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The newest Oprah’s Book Club 2.0 selection: this special eBook edition of The Twelve Tribes of Hattie by Ayana Mathis features exclusive content, including Oprah’s personal notes highlighted within the text, and a reading group guide. The arrival of a major new voice in contemporary fiction. A debut of extraordinary distinction: Ayana Mathis tells the story of the children of the Great Migration through the trials of one unforgettable family. In 1923, fifteen-year-old Hattie Shepherd flees Georgia and settles in Philadelphia, hoping for a chance at a better life. Instead, she marries a man who will bring her nothing but disappointment and watches helplessly as her firstborn twins succumb to an illness a few pennies could have prevented. Hattie gives birth to nine more children whom she raises with grit and mettle and not an ounce of the tenderness they crave. She vows to prepare them for the calamitous difficulty they are sure to face in their later lives, to meet a world that will not love them, a world that will not be kind. Captured here in twelve luminous narrative threads, their lives tell the story of a mother’s monumental courage and the journey of a nation. Beautiful and devastating, Ayana Mathis’s The Twelve Tribes of Hattie is wondrous from first to last—glorious, harrowing, unexpectedly uplifting, and blazing with life. An emotionally transfixing page-turner, a searing portrait of striving in the face of insurmountable adversity, an indelible encounter with the resilience of the human spirit and the driving force of the American dream.

Vanishing Cultures of South Africa

Author: Peter Magubane
Publisher:
ISBN: 9781868259670
Format: PDF
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This work aims to capture what is left of traditional tribal life in South Africa and to record it for posterity. In doing so, it seeks to present an account of tribal life before it vanishes. The book records the disappearance of a way of life that was bound to the traditional tribal cultures of the people who inhabited the southern lands of Africa before a major process of social, political and economic transformation was set in motion; this was through the advent of the settlers, missionaries and soldiers who came to these lands from Europe in pursuit of colonial expansion and economic power. It is divided into the major tribal groups, including the San, Nguni, Shangana-Thonga, Sotho, Venda and Lemba peoples. In addition, their individual development (education, initiation and ceremonies) is laid out and the laws and cultures of each group as well as the structures of their language are explored.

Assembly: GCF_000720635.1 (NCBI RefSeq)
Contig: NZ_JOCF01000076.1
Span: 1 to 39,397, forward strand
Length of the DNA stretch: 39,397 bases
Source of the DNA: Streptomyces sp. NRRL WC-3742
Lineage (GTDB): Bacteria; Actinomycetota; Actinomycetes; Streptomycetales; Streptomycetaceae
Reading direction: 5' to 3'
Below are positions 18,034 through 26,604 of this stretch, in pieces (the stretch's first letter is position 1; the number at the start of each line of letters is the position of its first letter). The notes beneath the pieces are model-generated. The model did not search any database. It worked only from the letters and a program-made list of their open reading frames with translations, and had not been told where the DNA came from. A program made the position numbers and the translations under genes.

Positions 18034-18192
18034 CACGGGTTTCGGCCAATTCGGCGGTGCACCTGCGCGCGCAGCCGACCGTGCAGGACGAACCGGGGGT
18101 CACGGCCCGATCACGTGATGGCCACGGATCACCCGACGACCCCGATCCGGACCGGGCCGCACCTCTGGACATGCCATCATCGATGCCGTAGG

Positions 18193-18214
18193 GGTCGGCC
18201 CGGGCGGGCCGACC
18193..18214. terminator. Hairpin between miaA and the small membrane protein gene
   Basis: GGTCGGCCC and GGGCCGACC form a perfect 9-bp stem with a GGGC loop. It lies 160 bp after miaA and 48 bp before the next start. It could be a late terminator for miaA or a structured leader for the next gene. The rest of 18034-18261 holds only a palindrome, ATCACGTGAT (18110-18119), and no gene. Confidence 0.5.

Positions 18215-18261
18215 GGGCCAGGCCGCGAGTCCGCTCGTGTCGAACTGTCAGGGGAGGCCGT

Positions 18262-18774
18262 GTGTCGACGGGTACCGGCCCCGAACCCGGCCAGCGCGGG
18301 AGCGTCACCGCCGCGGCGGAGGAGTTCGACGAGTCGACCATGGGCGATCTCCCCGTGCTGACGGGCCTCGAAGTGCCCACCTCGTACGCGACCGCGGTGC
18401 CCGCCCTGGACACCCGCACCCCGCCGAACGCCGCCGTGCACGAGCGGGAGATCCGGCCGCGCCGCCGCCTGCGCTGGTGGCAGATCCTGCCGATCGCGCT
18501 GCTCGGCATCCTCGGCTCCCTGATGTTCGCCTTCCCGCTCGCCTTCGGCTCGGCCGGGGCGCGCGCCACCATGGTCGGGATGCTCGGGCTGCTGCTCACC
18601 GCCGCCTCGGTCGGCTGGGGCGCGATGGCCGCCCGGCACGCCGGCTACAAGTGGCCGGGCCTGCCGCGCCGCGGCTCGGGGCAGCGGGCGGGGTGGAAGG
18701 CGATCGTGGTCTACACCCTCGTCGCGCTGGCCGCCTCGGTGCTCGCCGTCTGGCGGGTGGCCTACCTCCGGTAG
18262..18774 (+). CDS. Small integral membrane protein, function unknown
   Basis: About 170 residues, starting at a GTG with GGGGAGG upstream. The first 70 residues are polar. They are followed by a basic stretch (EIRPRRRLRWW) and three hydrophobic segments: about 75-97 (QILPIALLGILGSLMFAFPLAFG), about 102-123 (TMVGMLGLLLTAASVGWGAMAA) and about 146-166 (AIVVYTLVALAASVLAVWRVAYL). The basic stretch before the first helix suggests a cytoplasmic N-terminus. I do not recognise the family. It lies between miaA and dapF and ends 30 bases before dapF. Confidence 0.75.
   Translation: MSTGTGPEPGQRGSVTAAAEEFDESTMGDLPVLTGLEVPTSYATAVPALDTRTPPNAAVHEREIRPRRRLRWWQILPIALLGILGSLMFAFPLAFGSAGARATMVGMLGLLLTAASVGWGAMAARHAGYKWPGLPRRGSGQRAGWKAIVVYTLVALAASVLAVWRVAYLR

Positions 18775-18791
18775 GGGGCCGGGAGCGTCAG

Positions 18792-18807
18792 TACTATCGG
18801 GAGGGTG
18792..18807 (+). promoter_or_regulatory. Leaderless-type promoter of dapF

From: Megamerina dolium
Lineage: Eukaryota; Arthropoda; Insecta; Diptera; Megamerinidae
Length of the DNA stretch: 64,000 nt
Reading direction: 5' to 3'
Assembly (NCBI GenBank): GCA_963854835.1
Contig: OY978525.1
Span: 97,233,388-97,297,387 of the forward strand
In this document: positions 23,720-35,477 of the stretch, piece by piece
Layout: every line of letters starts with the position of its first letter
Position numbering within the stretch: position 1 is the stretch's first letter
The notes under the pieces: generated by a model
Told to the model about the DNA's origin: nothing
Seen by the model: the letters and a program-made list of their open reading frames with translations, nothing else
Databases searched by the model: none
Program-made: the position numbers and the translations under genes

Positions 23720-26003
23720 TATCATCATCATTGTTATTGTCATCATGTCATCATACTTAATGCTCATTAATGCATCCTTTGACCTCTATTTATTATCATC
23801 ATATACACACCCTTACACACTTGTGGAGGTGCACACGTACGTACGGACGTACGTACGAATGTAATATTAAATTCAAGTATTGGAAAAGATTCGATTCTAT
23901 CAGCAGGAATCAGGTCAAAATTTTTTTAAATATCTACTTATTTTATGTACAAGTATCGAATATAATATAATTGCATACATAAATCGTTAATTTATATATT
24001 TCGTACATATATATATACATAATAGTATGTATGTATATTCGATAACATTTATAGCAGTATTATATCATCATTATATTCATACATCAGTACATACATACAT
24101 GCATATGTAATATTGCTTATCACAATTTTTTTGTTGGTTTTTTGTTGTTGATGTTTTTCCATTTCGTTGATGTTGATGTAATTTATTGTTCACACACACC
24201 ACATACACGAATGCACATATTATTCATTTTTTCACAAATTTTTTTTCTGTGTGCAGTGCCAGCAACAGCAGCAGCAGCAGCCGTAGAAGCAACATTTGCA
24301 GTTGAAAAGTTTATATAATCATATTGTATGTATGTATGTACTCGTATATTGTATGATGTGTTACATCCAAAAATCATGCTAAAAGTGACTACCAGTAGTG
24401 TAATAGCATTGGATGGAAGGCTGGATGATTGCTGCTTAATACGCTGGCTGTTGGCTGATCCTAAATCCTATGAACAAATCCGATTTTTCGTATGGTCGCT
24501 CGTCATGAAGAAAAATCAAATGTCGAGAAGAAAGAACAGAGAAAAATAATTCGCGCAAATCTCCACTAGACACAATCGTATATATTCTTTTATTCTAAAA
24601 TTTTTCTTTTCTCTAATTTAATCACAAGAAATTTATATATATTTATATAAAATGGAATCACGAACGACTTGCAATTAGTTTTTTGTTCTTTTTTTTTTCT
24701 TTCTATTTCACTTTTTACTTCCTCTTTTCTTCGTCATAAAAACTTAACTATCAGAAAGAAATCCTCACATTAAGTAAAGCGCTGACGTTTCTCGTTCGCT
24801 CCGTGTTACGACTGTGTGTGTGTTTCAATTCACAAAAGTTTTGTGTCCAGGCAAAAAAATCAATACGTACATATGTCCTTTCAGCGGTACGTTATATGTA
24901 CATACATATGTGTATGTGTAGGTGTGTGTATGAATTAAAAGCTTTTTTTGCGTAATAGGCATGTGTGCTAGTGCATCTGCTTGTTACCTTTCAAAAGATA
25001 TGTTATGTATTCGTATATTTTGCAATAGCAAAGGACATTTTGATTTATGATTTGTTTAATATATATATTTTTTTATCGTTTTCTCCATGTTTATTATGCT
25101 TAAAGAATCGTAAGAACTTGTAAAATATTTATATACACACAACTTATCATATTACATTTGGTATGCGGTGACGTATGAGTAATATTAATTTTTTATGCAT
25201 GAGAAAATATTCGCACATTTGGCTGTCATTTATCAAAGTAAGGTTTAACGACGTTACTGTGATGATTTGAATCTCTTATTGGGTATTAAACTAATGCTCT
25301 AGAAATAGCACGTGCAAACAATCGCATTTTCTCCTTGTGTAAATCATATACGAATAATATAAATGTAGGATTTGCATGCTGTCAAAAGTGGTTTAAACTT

Economics of South African Townships

Author: Sandeep Mahajan
Publisher: World Bank Publications
ISBN: 1464803021
Format: PDF
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Countries everywhere are divided within into two distinct spatial realms: one urban, one rural. Classic models of development predict faster growth in the urban sector, causing rapid migration from rural areas to cities, lifting average incomes in both places. The situation in South Africa throws up an unconventional challenge. The country has symptoms of a spatial realm that is not not rural, not fully urban, lying somewhat in limbo. This is the realm of the country’s townships and informal settlements (T&IS). In many ways, the townships and especially the informal settlements are similar to developing world slums, although never was a slum formed with as much central planning and purpose as were some of the larger South African townships. And yet, there is something distinct about the T&IS. For one thing, unlike most urban slums, most T&IS are geographically distant from urban economic centers. Exacerbated by the near absence of an affordable public transport system, this makes job seeking and other forms of economic integration prohibitively expensive. Motivated by their uniqueness and their special place in South African economic and social life, this study seeks to develop a systematic understanding of the structure of the township economy. What emerges is a rich information base on the migration patterns to T&IS, changes in their demographic profiles, their labor market characteristics, and their access to public and financial services. The study then look closely at Diepsloot, a large township in the Johannesburg Metropolitan Area, to bring out more vividly the economic realities and choices of township residents. Given the current dichotomous urban structure, modernizing the township economy and enabling its convergence with the much richer urban centers has the potential to unleash significant productivity gains. Breaking out of the current low-level equilibrium however will require a comprehensive and holistic policy agenda, with significant complementarities among the major policy reforms. While the study tells a rich and coherent story about development patterns in South African townships and points to some broad policy directions, its research and analysis will generally need to be deepened before being translated into direct policy action.